See here for a paper by pwc on trade surveillance in the energy market. While the paper is directed at the US, we can expect an increasing focus on monitoring in Europe in the next months.
The Market Abuse Regulation (MAR) comes into force in July. MAR and MAD II widen the scope of the original MAD to include on venue commodity derivatives and any activity that may influence their price, including spot commodities. MAR includes an effective monitoring requirement which casts its net widely.
At the same time, the second reporting deadline of REMIT is approaching. While the anti abuse provisions of REMIT are already in force, the fact that ACER and the National Regulatory Authorities(NRA) will soon have the ability to monitor activity could increase the urgency for some to tighten up monitoring, despite the fact that REMIT does not necessarily mandate monitoring for market participants who are not “Professional Persons Arranging Transactions” (PPAT). A recent large fine under REMIT in the European energy market is likely to further sharpen the focus on effective monitoring.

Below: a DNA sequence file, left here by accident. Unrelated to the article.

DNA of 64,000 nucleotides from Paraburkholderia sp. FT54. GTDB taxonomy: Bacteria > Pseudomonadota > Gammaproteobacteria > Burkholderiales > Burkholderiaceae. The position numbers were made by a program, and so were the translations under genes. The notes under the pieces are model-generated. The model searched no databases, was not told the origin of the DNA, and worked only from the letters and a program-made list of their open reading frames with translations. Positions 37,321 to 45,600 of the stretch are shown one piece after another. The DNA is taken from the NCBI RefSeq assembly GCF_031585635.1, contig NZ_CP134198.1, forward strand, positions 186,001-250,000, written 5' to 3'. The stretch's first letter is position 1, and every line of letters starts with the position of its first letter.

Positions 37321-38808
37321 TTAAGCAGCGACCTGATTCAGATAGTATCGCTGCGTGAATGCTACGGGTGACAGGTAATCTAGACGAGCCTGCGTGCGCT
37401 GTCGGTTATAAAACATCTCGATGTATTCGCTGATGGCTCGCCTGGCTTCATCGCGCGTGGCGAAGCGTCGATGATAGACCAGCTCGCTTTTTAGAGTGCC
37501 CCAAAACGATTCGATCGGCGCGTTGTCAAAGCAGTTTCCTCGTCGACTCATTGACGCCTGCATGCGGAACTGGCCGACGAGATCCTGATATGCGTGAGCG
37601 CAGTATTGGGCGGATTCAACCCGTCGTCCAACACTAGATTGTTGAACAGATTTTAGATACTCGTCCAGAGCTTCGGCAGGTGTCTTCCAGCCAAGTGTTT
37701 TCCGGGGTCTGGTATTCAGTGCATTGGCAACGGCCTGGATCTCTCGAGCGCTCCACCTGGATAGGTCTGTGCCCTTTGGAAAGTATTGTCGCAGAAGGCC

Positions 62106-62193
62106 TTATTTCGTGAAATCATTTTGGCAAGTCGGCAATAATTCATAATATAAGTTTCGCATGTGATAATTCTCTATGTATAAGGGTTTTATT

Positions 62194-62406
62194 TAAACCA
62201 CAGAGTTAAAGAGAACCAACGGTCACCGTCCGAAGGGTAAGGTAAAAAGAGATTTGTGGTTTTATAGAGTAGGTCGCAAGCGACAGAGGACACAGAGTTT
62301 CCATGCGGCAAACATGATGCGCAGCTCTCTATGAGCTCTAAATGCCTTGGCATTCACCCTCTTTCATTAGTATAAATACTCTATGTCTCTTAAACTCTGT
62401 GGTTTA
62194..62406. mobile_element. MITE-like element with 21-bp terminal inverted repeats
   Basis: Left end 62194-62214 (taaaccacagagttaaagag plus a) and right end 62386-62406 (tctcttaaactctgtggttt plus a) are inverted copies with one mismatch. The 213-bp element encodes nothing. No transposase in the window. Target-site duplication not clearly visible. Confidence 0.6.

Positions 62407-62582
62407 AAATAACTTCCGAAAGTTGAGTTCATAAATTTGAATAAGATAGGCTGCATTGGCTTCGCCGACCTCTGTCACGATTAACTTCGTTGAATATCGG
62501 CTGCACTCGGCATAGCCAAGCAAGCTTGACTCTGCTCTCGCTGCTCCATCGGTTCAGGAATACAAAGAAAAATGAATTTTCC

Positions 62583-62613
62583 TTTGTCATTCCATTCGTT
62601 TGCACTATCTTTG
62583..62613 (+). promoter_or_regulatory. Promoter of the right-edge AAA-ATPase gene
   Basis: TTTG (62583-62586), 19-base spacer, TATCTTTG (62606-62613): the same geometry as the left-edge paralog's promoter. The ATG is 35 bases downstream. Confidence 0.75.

pwc’s paper takes a detailed look at some of the issues that are encountered when rolling out a comprehensive automated surveillance facility, and highlights the level of investment that can be required to make it effective. Such surveillance is only part of an holistic monitoring capability, which must include effective governance, processes and training as well as technology.
Those seeking to ensure that they have an effective anti abuse strategy over the coming months will need to be pragmatic in how they push forward their capability, balancing effectiveness with the level of investment.